Last week, I participated in my first Top Ten Tuesday and had so much fun, I’ve decided to come back for me! Today’s topic is the very meta topic of books about books.
I adore books about books and bookstores. I find them charming. They’re usually easy, light reads. Not always, but often. I love the ways books are used as plot devices. Seriously. I adore books about books and bookstores.
One thing starting a book blog has taught me is how to assess my reading habits. And something I’ve noticed is just how much I love historical fiction, especially anything set during WWII and The Great Depression. The Book Thief definitely checks that box for me. This story was a brilliant work of fiction. Liesel is such a strong character. The story was captivating. And what is often revered for its brilliance is the way Zusak casts Death, itself, to narrate the novel. It’s a beautiful commentary on mortality and loss and eternity.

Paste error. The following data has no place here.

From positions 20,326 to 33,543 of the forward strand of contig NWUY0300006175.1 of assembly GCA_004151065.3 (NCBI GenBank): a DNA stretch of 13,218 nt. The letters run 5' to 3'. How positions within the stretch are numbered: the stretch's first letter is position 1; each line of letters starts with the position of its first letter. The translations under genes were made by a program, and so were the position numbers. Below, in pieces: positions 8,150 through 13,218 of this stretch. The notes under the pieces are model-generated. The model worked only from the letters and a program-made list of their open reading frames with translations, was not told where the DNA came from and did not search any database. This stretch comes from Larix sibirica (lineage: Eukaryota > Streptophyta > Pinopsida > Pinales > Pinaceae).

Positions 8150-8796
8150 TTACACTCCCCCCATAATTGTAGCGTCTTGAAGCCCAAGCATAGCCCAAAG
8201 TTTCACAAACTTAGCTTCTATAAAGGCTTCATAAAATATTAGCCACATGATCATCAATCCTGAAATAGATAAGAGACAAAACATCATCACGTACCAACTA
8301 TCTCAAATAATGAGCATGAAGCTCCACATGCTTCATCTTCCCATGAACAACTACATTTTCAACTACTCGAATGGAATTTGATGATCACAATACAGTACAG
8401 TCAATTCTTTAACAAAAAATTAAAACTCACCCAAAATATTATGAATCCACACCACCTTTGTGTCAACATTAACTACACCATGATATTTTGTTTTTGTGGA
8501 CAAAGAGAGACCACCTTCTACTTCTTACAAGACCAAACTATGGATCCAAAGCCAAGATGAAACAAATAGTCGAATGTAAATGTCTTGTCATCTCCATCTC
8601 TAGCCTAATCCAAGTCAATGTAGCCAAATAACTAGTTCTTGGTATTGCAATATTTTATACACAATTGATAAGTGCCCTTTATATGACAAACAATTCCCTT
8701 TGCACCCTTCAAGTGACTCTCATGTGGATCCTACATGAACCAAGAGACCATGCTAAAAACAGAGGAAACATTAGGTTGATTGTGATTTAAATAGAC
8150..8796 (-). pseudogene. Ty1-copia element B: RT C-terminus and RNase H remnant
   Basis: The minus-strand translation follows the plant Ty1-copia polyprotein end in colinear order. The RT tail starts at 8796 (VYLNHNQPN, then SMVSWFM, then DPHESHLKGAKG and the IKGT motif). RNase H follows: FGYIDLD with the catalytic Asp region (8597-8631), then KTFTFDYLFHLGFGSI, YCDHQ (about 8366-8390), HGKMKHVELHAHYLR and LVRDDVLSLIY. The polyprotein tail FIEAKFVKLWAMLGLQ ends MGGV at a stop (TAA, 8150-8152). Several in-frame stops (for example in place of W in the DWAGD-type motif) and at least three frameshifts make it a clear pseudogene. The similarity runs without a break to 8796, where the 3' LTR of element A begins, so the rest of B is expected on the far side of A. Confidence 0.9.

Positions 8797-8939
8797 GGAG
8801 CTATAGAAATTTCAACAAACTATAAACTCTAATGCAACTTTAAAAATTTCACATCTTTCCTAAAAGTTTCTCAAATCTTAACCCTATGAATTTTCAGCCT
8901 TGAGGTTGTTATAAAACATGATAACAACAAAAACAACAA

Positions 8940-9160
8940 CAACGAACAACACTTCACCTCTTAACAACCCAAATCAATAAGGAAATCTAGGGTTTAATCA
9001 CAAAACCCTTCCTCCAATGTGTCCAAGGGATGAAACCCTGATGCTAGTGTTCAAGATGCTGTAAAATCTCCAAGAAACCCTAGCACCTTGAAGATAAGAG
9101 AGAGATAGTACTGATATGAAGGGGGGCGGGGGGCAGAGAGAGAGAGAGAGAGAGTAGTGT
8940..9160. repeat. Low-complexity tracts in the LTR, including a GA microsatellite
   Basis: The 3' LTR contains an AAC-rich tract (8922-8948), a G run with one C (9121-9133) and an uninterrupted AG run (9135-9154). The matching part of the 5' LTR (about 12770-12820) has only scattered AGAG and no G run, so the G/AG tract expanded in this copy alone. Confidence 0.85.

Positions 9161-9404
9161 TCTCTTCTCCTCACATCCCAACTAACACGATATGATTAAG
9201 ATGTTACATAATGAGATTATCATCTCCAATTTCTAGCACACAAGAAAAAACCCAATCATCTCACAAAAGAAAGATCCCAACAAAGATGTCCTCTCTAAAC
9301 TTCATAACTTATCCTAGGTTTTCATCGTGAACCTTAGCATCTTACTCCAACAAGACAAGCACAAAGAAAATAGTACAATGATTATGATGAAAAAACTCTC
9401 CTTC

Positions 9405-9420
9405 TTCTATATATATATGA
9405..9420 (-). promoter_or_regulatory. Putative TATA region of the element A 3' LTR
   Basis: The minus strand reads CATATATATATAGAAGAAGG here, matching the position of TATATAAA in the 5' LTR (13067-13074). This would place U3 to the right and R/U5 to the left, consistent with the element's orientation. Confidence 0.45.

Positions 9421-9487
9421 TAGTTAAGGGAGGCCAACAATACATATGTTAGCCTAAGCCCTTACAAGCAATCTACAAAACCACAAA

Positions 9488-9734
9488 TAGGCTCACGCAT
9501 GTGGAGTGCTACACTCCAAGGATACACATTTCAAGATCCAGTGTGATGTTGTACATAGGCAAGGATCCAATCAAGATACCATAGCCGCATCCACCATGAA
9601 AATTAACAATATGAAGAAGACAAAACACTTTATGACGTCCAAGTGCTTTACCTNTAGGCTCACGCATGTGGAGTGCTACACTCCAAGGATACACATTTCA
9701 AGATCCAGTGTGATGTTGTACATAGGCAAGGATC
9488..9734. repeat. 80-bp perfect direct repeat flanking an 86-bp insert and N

Matilda is an often-overlooked book about books. But seriously. Books are kind of the only thing Matilda has to look forward to. Matilda’s obsession with books and reading made me connect with her very easily at a young age. Add to that Mara Wilson’s excellent performance in the movie and the fact that I will never hear “Send Me On My Way” by Rusted Root without thinking about Matilda, and you’ve got my favorite childhood movie/book combo. (Which makes me think. Maybe I’ll do a Top Ten Books-turned-into-movies one day.) Great villains you love to hate. (And Mrs. Honey made my second-grade heart pitter-patter when I saw the movie the first, second, and tenth times.)